Despite much progress in the research of sequence learning, the question of what people do exactly learn when producing movement sequences remains controversial. Within this reseach project we examine to what extent swquence learning may be tied to motor coordinates of specific effectors. For instance, learning to play a song on the piano usually involves practicing a sequence of finger movements by pressing a sequence of keys again and again. In this particular situation, people may learn both, a sequence of keys to be pressed and a sequence of fingers to move. We focus on the second type of knowledge and investigate its origin under several conditions. This project is supported by the German Research Coucil (DFG).
Kirsch, W. & Hoffmann, J. (2012). Stimulus dependent modulation of perceptual and motor learning in a serial reaction time task. Advances in Cognitive Psychology, 8(2), 155-164.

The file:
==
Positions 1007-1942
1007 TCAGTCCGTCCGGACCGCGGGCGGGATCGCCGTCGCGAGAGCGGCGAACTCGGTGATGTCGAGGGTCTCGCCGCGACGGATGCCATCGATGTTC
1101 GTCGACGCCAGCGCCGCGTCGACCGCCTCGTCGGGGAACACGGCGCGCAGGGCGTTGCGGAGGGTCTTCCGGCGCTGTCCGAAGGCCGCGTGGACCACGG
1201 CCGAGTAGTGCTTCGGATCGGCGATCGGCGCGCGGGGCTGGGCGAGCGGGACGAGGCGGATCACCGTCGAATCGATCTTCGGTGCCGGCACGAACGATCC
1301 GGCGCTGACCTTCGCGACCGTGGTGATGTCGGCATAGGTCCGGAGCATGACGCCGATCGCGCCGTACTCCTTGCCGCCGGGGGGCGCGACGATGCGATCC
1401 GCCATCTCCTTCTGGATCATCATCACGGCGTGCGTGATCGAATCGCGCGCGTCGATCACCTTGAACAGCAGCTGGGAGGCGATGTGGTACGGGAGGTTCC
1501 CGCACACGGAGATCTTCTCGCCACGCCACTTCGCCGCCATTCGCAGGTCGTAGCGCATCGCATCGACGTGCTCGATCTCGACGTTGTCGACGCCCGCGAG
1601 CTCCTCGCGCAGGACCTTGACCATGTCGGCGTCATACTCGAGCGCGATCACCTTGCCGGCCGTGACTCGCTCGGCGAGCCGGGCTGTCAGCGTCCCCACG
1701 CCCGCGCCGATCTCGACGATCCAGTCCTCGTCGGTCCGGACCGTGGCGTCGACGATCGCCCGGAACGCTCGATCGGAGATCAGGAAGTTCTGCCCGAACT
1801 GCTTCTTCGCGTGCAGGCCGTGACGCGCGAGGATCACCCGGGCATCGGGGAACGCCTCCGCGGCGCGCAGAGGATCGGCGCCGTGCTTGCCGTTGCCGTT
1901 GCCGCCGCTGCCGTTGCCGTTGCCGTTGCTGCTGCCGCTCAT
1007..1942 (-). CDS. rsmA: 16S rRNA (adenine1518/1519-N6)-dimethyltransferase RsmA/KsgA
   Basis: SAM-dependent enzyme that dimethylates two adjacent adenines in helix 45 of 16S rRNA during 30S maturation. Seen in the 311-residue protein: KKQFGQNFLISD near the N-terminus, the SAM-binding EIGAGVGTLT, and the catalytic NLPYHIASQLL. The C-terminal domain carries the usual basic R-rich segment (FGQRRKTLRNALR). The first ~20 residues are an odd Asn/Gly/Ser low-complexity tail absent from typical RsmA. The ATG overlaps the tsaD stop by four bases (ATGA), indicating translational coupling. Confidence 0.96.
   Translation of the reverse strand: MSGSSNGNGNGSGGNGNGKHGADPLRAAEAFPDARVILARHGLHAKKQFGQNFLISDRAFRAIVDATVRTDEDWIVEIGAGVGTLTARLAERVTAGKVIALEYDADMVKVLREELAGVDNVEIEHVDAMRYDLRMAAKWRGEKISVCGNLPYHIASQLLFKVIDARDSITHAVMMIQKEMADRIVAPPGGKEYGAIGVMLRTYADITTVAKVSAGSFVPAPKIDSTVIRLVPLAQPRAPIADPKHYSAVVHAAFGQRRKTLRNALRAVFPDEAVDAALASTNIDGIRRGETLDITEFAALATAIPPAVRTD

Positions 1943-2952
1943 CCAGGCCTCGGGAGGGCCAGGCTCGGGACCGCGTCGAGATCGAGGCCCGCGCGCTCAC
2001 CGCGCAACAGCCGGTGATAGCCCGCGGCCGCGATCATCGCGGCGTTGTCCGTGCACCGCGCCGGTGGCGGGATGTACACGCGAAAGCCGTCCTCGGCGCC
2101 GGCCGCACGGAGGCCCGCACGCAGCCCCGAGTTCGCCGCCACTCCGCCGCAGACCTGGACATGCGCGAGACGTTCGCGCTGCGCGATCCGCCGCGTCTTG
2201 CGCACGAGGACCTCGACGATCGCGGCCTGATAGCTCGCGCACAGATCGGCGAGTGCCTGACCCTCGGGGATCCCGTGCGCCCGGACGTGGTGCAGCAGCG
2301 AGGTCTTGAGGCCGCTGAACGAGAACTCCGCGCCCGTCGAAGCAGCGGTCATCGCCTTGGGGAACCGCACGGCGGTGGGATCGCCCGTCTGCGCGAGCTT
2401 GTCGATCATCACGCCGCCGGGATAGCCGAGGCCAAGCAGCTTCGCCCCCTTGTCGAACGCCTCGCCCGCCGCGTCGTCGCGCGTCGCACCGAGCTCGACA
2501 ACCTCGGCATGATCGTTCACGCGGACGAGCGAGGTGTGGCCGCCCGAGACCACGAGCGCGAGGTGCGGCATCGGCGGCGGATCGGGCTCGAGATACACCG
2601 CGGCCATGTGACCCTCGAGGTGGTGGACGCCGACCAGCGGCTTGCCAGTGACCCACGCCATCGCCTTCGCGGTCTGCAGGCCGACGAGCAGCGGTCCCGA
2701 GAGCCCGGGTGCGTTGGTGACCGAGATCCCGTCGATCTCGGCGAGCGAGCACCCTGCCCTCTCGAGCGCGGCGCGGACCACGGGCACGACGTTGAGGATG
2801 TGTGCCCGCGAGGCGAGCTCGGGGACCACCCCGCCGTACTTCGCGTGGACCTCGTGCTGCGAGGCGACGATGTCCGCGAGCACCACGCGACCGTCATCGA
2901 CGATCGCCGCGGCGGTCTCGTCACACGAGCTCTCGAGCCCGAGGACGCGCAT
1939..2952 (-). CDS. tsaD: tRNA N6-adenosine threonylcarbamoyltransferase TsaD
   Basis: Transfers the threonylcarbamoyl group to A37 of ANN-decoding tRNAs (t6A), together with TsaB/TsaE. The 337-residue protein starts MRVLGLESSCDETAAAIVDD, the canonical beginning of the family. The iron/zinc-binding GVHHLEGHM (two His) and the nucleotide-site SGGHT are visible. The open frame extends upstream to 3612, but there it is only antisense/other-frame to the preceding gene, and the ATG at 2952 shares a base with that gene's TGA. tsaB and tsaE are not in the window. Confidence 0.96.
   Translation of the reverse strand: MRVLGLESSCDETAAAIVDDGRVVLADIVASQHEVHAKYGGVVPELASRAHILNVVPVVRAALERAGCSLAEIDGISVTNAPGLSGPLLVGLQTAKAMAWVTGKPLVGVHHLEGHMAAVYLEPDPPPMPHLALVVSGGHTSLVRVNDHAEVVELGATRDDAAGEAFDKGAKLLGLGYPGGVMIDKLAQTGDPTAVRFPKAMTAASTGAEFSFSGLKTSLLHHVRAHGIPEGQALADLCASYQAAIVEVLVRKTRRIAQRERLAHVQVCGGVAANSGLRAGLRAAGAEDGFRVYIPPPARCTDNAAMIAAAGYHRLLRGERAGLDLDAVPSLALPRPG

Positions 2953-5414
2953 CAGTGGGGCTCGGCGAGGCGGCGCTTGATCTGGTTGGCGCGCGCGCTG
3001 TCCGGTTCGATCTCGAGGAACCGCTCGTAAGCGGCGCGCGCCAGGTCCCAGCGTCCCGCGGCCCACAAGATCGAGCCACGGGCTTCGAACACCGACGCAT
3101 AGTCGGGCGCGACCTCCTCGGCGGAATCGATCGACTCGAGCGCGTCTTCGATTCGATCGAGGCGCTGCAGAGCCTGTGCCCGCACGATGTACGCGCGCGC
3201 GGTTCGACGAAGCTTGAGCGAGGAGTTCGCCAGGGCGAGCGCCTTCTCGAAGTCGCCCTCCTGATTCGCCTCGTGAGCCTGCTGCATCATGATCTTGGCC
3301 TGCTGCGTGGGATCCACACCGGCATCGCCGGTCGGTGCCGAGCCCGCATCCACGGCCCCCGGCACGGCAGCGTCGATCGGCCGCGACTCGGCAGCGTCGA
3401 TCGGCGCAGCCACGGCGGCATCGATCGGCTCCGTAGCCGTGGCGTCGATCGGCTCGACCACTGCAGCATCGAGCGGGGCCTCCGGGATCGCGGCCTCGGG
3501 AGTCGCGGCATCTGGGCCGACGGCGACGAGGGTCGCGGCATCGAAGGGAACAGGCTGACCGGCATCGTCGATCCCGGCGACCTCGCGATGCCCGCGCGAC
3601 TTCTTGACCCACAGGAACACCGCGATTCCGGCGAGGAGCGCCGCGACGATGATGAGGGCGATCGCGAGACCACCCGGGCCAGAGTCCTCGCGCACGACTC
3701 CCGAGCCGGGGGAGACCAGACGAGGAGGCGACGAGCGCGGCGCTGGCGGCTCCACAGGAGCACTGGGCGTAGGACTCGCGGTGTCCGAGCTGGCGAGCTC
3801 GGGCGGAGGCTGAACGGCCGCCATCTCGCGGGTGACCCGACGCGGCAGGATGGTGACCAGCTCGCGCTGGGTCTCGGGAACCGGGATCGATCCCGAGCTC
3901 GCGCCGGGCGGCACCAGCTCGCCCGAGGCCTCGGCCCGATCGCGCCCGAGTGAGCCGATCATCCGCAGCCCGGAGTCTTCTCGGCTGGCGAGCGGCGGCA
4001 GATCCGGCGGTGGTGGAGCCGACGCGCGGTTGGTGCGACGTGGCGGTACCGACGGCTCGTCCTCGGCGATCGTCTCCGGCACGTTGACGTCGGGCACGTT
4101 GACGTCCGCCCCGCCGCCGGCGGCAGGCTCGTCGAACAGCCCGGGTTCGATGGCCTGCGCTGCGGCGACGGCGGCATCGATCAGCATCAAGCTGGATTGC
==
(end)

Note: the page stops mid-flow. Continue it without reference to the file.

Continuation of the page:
Kirsch, W. & Kunde, W. (2012). Impact of hand orientation on bimanual finger coordination in an eight-finger tapping task. Human Movement Science, 31(6), 1399-408.
Kirsch, W. & Hoffmann, J. (2011). Impact of instruction on the acquisition of sequence knowledge in a sensorimotor task. Acta Psychologica, 138, 85-91.
Kirsch, W. & Hoffmann, J. (2010). Asymmetrical intermanual transfer of learning in a sensorimotor task. Exp Brain Res, 202(4), 927-34.
Kirsch, W., Sebald, A. & Hoffmann, J. (2010). RT patterns and chunks in SRT tasks: a reply to Jiménez (2008). Psychol Res, 74(3), 352-8.